0
\$\begingroup\$

I'm trying to build a AC amplifier that will amplify an input signal of around 0.4Vptp @ 160kHz to around 1.7Vptp. I'm also attempting to do this with a single supply (3.3V) opamp. I built the circuit depicted below.

schematic

simulate this circuit – Schematic created using CircuitLab

After building and testing this circuit I ran into some very weird behavior.

  1. The voltage at the non inverting is suppose to be around 1.65V but during measurement it was around 0.5V. My first assumption was possible the input bias current was causing this. After checking the datasheet the bias current is only 0.5pA and with a 2M resistor that should only cause a change of around 2uV.
  2. Despite the weird bias I was able to get some scope measurements (note: yellow trace is at the non inverting pin of the opamp and the blue trace is at the output: enter image description here

Over time the output started to clip and eventually the output became flat (over a periods of a few minutes) enter image description here enter image description here Once the output had flat lined I noticed the current being pulled by the opamp was around 50mA!!

I was hoping for some direction on this issue. I have no idea where to start.

\$\endgroup\$
2
\$\begingroup\$

A basic problem with attaching oscilloscope leads to high impedance nodes is that the input impedance of the o-scope circuits are loading those nodes. O-scopes typically have an input impedance of around 1 Mohm and, with an effective impedance of 2 Mohms || 2 Mohms your bias voltage of 1.65 volts is going to approximately halve to around 0.8 volts. If your o-scope probes have the option of a 10:1 operation, the effective impedance becomes more like 10 Mohms so, this would be the preference.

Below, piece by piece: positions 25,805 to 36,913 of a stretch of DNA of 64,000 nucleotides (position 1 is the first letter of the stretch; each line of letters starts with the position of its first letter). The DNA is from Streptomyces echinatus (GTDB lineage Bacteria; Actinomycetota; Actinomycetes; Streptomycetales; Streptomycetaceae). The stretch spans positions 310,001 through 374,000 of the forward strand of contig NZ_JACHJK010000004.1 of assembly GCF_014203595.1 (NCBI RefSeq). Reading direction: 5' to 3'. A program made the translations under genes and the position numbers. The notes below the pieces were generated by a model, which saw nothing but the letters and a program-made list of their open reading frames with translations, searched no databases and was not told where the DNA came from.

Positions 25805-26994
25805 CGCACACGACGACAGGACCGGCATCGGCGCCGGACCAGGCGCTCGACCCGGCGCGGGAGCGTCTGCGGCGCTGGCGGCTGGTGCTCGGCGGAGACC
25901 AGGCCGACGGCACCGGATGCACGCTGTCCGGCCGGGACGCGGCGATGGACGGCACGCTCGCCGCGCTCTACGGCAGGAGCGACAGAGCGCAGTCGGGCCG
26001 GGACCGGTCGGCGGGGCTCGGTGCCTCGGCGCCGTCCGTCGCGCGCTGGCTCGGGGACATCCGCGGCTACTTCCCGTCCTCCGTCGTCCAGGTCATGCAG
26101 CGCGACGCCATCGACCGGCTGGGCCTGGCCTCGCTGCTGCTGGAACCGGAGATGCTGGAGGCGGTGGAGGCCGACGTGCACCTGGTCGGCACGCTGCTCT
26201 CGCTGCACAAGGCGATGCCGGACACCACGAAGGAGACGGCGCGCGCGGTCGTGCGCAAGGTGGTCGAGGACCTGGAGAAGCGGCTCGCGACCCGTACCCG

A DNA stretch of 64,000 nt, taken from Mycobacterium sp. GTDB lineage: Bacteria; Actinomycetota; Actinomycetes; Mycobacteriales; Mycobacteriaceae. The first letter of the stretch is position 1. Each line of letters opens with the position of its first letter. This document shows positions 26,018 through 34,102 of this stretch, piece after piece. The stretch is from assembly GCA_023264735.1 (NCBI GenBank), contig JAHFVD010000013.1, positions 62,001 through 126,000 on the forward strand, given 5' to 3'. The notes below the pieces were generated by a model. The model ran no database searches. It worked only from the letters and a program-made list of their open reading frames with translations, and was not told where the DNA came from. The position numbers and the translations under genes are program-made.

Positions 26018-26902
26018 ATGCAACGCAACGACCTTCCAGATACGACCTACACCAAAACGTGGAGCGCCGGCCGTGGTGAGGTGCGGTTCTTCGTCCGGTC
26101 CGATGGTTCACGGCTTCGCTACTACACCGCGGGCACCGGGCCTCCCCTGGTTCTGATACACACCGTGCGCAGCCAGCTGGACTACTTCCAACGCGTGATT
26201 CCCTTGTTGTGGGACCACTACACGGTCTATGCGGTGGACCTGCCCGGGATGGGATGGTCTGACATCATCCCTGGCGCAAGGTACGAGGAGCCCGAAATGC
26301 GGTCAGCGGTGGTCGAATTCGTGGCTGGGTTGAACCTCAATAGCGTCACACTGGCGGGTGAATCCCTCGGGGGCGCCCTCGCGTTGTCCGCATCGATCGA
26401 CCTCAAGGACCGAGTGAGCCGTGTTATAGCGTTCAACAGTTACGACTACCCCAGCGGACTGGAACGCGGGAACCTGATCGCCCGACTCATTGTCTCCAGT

Another observation: you do need to have a supply bypass capacitor but your circuit doesn't show one. Data sheet extract: -

Connect low-ESR, 0.1-µF ceramic bypass capacitors between each supply pin and ground, placed as close to the device as possible. A single bypass capacitor from V+ to ground is adequate for single-supply applications

Next....

Once the output had flat lined I noticed the current being pulled by the opamp was around 50mA!!

This may be a fault on your circuit pulling down the 3.3 volt supply rail - please check to see at what point the output started to flat-line and confirm if it coincided with the draw of 50 mA or whether the 50 mA built up gradually over the period. As a side note, the TLV9062 is capable of outputting 50 mA into a short circuit so maybe there was an excessive load on the output?

You say you are using a TLV9062 but some of those parts come with a shutdown pin and it's not clear from your question whether you are using one of those parts and, if you are, how you are wiring the shutdown pin.

To ensure optimal shutdown behavior, the SHDN pins should be driven with valid logic signals. A valid logic low is defined as a voltage between V– and V– + 0.2 V. A valid logic high is defined as a voltage between V– + 1.2 V and V+. The shutdown pin must either be connected to a valid high or a low voltage or driven, and not left as an open circuit. There is no internal pull-up to enable the amplifier.

And, both shutdown pins need to be properly controlled to avoid problems even when only using one amplifier in the package. The other amplifier (if unused) should have applied sensible levels to its inputs as a precaution.

I was hoping for some direction on this issue. I have no idea where to start.

Some direction given!

| improve this answer | |
\$\endgroup\$
  • \$\begingroup\$ I'll give all these a try tomorrow and see what happens! \$\endgroup\$ – Mackenzie Goodwin Jan 13 at 9:14
  • \$\begingroup\$ Turns out the bias resistors were changing values due to conductive flux!! This issue combined with the input impedance of the probe (1M) to cause this issue. Thank you for the input \$\endgroup\$ – Mackenzie Goodwin Jan 14 at 23:57

Your Answer

By clicking “Post Your Answer”, you agree to our terms of service, privacy policy and cookie policy

Not the answer you're looking for? Browse other questions tagged or ask your own question.